Neuroscience: A Journey Through the Brain

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The Major Systems: Sensory Systems - Visual System

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Sensory System sub categories: Chemical    Visual    Auditory    Somatic

For a human to 'see' stimuli in their external environment, several processes must occur: 

Focusing the image on the retina (back to top)

The human eye collects light rays emitted or reflected off objects in the environments, and focuses them onto the retina to form images. Several structures in the eye contribute to this function:

Structure Function
Cornea Refracts light rays, focusing them on a specific point on the retina
Lens Assists the cornea in refracting light to focus an image by accommodating (becoming rounder as ciliary muscles contract)
Pupil Continually adjusts for ambient light levels via the pupillary light reflex

Visual Transduction (back to top)

Once the image on the retina has been formed, the 'neuroscience' part of vision can begin: visual transduction. The cells in the retina are organized inside-out: the first cells to receive stimulation are the innermost photoreceptors, and the cells that exit the eye to carry information to the brain are the outermost cells. The following diagram depicts the cellular arrangement in the retina:

The organization of the retina is termed laminar (meaning 'layered'). The layers are named as follows:

  • the ganglion cell layer, containing the cell bodies of ganglion cells

  • the inner plexiform layer, containing the synapses between ganglion cells, amacrine cells, and bipolar cells

  • the inner nuclear layer, containing the bipolar cell bodies

  • the outer plexiform layer, containing synapses between bipolar cells, horizontal cells, and photoreceptor cells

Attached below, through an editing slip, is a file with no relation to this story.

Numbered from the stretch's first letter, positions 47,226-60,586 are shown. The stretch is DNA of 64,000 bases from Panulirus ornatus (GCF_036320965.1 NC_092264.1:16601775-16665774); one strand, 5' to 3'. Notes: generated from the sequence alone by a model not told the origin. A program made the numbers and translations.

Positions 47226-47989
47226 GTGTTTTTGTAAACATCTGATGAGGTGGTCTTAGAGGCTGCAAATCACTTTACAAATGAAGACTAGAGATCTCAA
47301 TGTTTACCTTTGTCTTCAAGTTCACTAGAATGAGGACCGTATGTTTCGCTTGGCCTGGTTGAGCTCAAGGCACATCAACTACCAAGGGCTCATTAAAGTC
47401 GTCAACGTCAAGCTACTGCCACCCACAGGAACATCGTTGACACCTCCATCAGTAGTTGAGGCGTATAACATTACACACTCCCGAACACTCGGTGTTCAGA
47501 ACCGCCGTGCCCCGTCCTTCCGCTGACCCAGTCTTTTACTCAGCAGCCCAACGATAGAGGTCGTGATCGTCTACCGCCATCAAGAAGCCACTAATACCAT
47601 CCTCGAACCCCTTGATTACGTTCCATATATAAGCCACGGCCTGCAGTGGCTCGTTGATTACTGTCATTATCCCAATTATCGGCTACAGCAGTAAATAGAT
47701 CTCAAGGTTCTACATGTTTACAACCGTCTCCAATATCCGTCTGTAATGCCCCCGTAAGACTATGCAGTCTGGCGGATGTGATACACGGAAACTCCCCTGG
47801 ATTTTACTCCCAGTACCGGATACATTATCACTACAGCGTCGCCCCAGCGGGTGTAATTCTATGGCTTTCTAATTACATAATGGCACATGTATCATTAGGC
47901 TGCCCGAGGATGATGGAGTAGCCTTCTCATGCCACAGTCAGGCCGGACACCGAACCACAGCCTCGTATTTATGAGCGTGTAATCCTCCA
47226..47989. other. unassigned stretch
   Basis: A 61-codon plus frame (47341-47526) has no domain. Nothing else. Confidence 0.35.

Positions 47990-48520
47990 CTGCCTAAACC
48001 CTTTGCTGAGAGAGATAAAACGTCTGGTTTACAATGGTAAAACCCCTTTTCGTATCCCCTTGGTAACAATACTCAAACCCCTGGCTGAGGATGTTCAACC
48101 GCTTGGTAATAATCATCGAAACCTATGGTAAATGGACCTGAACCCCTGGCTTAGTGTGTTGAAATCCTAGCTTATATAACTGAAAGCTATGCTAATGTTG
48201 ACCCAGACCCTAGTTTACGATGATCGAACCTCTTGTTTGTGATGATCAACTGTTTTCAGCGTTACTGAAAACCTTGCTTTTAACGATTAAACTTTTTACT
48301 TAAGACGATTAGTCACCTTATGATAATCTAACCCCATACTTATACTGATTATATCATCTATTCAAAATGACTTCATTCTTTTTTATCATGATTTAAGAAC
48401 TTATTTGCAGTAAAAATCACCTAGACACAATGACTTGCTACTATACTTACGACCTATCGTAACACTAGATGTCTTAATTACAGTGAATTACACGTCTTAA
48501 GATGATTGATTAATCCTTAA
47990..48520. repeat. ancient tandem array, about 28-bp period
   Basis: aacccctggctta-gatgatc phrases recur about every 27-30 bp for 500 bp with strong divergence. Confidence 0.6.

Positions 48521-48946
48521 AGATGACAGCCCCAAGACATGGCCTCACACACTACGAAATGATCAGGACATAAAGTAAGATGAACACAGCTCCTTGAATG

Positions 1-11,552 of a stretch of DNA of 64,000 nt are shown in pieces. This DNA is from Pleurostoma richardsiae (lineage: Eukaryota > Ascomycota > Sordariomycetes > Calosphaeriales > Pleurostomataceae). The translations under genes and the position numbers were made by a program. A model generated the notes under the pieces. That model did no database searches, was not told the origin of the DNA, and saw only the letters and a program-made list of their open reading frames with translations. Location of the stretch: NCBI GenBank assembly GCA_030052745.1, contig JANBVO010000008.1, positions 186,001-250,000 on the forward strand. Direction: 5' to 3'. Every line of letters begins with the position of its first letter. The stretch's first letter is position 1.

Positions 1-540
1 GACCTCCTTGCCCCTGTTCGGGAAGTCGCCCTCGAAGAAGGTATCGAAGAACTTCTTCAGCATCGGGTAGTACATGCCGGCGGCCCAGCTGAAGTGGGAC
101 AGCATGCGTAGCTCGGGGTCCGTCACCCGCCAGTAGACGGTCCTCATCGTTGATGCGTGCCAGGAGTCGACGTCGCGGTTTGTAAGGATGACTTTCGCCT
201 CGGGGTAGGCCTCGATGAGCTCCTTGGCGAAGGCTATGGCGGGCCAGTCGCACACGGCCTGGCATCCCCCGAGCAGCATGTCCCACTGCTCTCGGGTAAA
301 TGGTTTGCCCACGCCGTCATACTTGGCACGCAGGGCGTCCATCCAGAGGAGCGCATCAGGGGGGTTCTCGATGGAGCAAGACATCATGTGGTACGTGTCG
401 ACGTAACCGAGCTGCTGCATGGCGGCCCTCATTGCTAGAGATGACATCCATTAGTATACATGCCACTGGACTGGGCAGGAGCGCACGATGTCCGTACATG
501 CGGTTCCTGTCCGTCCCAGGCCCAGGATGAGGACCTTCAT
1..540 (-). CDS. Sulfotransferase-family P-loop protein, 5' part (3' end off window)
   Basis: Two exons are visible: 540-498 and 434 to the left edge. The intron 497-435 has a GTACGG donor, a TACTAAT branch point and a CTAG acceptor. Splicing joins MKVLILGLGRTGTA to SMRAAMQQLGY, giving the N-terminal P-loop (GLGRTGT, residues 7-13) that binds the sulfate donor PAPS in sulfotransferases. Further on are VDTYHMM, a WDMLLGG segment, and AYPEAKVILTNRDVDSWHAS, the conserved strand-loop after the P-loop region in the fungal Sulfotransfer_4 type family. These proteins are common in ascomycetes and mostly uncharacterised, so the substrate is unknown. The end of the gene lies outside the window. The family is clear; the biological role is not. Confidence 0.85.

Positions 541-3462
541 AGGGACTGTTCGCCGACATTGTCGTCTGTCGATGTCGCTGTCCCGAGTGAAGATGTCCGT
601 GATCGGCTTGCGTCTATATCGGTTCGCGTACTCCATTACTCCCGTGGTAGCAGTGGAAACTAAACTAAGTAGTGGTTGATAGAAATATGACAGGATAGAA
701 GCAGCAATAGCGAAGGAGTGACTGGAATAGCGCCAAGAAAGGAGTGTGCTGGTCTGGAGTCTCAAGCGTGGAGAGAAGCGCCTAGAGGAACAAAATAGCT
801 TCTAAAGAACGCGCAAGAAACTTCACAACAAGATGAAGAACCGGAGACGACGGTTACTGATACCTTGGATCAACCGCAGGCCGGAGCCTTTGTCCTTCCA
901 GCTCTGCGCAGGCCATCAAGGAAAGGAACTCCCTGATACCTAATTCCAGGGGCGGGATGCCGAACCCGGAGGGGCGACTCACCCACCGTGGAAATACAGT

• the layer of photoreceptor outer segments, containing the light-sensitive elements of the retina

  • the pigment epithelium (not shown), which is a nutritive layer to provide support to the photoreceptor cells

The photoreceptors are of two types: rods and cones. Aside from structural differences, these two types of receptors also possess functional differences. Rods are adapted to vision in low light, while cones are adapted to high acuity, color vision in high light conditions.

Photoreceptors indicate light when they are hyperpolarized by light, and the transduced signal exits the eye via the ganglion cell axons, forming the optic nerve.

Integration of visual information in the brain (back to top)

There are two major channels of information flow from the retina to the striate (or visual) cortex. The M-path runs from the M-type ganglion cells to layers 1 and 2 of the lateral geniculate nucleus (LGN), located in the thalamus. From there, projections are made to layer IVCa of the striate cortex. This pathway is specialized for detecting movement, orientation and direction.

The P-path runs from the P-type ganglion cells to layers 3 to 6 of the LGN, then on to layer IVCb of the striate cortex. This path is specialized for detecting color and object form.

Created and Maintained by: Melissa Davies
Last Updated: April 09, 2002 09:02 PM